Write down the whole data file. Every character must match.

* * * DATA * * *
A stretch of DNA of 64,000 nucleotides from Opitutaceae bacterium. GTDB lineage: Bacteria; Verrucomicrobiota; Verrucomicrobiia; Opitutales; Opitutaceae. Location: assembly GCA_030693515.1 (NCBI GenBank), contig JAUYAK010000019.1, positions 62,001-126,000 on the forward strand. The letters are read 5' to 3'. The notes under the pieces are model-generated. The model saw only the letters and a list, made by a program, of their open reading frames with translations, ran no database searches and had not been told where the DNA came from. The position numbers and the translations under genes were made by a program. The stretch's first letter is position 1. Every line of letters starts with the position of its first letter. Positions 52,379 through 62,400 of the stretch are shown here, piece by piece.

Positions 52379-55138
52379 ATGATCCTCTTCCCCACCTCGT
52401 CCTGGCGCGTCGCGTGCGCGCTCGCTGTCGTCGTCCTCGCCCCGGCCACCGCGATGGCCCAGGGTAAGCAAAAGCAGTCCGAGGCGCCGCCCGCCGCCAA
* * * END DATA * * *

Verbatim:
A stretch of DNA of 64,000 nucleotides from Opitutaceae bacterium. GTDB lineage: Bacteria; Verrucomicrobiota; Verrucomicrobiia; Opitutales; Opitutaceae. Location: assembly GCA_030693515.1 (NCBI GenBank), contig JAUYAK010000019.1, positions 62,001-126,000 on the forward strand. The letters are read 5' to 3'. The notes under the pieces are model-generated. The model saw only the letters and a list, made by a program, of their open reading frames with translations, ran no database searches and had not been told where the DNA came from. The position numbers and the translations under genes were made by a program. The stretch's first letter is position 1. Every line of letters starts with the position of its first letter. Positions 52,379 through 62,400 of the stretch are shown here, piece by piece.

Positions 52379-55138
52379 ATGATCCTCTTCCCCACCTCGT
52401 CCTGGCGCGTCGCGTGCGCGCTCGCTGTCGTCGTCCTCGCCCCGGCCACCGCGATGGCCCAGGGTAAGCAAAAGCAGTCCGAGGCGCCGCCCGCCGCCAA